My Rumsey Soybean Presentation


   I was asked to do a presentation for some local growers this winter. I presented this slide show and was very nervous to begin with as it was my first time ever doing anything like this but it did get easier as it went on when people started asking questions. I thought I would share this here so that others could see it and help me add important information or correct me if I've misspoken. This is just my own personal experience and I am in no way claiming to be an expert.





Slide 1: Growing soybeans in Central Alberta

  Hello everyone, I think I know most of you but my name is John Kowalchuk and I farm by Rumsey.
If at any time you have a question please feel free to ask. Hopefully we will also have time at the end to go through any other questions as well. This is the first time I’ve talked about growing soybeans with more than 1 or 2 people at a time so bear with me



Slide 2: background

  First maybe a little background of what got me thinking of growing soybeans back 5 years ago.
  I was looking to get another crop in my rotation. I grow yellow peas and have good luck with them but due to the fact they can be tougher to harvest some years I limit my acres. Currently my rotation is Wheat/Canola/Barley/Peas or Soybeans.
  So I did some investigating on the internet of course and started asking seed companies if I could buy some seed off them. It was a lot tougher to get seed then I thought it would be. Supplies of early beans are very limited and companies weren’t willing to sell them into my area in Central Alberta fearing bad PR I guess.
  But thanks to some nagging and the help of Mike Hoppins in Trochu I was able to get 2 mini bulks from Dekalb 2 years ago. With none available locally they had to be couriered in from Ontario. Then shortly before seeding they asked me to do a plot for them as well.

Now I first want to preface this presentation with a warning.

Soybeans can be grown in Alberta but not in all areas yet.

  I've had many people tell me the story of the neighbor who tried them back 5 or 10 years ago and had a wreck. This could have been caused by a few things but also could be because the varieties just aren't there yet to grow in that area. I've grown them 2 years and got them to maturity but long term I'm not sure so that is why I'll keep trying them.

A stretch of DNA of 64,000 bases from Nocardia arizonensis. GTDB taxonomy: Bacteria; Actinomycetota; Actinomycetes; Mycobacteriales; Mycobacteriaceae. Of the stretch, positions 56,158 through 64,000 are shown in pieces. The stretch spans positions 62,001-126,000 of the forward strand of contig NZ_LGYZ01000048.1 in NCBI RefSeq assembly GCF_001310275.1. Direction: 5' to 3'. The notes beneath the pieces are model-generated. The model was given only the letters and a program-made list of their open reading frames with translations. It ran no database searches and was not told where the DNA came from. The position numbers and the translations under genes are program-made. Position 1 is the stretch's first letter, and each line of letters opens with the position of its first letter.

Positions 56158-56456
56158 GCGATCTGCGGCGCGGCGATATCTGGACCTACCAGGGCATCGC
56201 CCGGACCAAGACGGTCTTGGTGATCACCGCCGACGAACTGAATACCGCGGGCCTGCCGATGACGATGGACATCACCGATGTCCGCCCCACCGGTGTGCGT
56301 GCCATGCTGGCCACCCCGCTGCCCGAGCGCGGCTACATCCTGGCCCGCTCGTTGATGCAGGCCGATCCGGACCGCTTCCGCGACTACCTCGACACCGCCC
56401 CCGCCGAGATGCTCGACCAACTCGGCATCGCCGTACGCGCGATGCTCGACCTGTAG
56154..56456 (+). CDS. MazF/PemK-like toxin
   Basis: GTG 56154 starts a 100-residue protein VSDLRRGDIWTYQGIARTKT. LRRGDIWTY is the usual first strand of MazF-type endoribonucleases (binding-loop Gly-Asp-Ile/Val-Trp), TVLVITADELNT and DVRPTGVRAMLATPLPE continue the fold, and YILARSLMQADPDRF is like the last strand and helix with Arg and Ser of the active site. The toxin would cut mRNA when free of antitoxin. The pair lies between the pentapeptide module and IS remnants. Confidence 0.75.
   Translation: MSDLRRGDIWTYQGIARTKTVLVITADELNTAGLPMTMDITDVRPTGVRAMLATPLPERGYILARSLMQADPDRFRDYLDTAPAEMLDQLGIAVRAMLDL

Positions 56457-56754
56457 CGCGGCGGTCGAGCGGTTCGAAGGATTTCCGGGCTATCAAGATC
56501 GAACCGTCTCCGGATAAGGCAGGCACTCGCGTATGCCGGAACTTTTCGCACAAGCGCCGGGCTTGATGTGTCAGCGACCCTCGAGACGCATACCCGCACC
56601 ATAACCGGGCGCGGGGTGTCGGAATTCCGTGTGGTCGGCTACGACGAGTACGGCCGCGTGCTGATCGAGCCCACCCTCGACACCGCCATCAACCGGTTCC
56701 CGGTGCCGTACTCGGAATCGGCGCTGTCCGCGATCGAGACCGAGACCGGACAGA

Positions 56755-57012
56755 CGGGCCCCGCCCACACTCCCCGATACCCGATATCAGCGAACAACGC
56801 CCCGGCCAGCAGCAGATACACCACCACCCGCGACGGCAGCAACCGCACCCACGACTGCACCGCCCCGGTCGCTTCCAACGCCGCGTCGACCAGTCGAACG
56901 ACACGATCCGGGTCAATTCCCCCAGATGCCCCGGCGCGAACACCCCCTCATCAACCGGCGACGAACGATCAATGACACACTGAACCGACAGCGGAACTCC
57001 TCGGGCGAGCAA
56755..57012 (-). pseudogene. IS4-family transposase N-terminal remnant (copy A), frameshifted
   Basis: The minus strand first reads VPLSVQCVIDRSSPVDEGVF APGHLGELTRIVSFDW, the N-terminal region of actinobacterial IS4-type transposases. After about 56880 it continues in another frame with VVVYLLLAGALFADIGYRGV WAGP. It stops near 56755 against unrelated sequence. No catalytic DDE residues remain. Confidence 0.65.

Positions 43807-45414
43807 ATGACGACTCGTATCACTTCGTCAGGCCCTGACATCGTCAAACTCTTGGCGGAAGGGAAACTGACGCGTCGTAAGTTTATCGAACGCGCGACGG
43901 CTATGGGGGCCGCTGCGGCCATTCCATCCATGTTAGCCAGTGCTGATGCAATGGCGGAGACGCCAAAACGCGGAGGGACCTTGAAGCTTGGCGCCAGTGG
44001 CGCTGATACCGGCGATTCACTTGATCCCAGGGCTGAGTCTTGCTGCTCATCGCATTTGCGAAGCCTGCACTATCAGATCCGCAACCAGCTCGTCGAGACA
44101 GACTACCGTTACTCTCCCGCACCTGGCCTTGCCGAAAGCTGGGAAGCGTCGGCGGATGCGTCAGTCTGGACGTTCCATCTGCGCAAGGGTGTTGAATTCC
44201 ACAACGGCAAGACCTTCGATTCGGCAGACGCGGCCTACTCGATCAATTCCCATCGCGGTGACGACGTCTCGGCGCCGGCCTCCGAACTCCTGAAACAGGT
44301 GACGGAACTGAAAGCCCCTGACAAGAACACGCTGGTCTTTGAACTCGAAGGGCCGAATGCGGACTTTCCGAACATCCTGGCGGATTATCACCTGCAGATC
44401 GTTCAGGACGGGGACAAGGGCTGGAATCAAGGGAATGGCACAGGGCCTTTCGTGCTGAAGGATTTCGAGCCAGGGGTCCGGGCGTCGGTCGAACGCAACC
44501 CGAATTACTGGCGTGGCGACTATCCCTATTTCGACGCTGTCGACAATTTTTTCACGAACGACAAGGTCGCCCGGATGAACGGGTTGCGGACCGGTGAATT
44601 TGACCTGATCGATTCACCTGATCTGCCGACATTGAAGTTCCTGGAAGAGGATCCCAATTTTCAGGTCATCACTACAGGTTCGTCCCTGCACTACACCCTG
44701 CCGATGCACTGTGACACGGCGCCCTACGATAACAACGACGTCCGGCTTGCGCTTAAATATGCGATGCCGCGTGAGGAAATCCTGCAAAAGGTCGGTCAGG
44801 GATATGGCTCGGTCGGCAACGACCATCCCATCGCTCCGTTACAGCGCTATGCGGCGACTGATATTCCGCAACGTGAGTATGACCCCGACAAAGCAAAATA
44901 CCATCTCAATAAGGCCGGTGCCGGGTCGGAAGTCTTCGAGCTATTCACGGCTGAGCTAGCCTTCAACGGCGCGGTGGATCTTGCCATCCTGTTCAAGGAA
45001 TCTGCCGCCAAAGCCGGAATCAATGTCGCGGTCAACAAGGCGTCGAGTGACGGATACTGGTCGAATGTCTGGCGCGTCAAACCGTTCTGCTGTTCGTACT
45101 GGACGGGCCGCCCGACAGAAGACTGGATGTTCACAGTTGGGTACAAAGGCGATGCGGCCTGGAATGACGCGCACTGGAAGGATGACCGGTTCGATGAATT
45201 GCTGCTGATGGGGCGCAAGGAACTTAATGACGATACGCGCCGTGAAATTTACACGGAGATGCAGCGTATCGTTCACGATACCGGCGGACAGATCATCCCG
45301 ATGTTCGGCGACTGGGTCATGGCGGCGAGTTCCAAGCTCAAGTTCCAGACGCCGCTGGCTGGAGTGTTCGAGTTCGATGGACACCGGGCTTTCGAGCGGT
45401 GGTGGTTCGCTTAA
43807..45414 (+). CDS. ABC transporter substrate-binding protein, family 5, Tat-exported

I started with 30 acres 2 years ago and then 80 ac last year and plan on 80 ac this coming year. So start small and test the waters first is my biggest advice.
Today I want to share what worked for me and what I have learned from talking to others so if you decide to try them you will have a head start on where I began.




Slide 3: Heat units

Before we talk varieties and agronomy let’s talk Crop heat units. These are important in the development and maturity of all plants.

The above graph shows how they are calculated
each day using the high and low temperatures.

We get the majority of CHU in August in my area of Alberta.

Heat units slow down significantly in September most years.



Slide 4: finding chu’s for your area

  CHU’s are not as consistent in an area as you would think. 
They can change drastically in only 4 or 5 miles depending on many variables.

  First look at the average Chu’s in your area by finding your closest weather station. I use the Alberta historical weather site. 
Go back 5 yrs and do an average using a start date like May 15th and an end date of October 15th  






Slide 5: weather station data

  Here’s some Data from my local area that I looked up for the growing season in 2015. These are a good guideline for your area but we all know our own fields the best and where our crops seem to mature better and what fields are later. These numbers show us what varieties have a chance in our area and even if it’s possible to grow soybeans at all


Slide 6: Varieties

  These are just some of the earliest varieties that I’ve tried over the last 2 years. 
These varieties have their pros and cons. The earlier varieties sometimes don't have the pod height or even the yield to make them viable so be careful when choosing one to try and do your homework.

-New earlier varieties are on the horizon
Triple zero’s or early varieties are coming down the pipe and may offer higher yields in lower chu areas.

-Earliest isn’t always the best P001 for example they are early but very short and low yielding.

  Small plots will see heavy wildlife damage so I would recommend 10-15 acres minimum for a test plot. 1 acre plots may get devoured by Deer and Rabbits!

  So once you’ve chosen a variety and sourced some seed, maybe a mini bulk or 2. Here are a few things you need to know about growing them



Slide 7 how seed arrives

  Bags can be hard to get compared to mini bulks. I've used both and mini bulks are way easier to use. A unit consists of 140,000 seeds most of the time.


Slide 8 What makes them different to grow -early cold

-Early seeding is not good

  Even though they are a large seed they are nothing like peas. In fact they are way more like canola.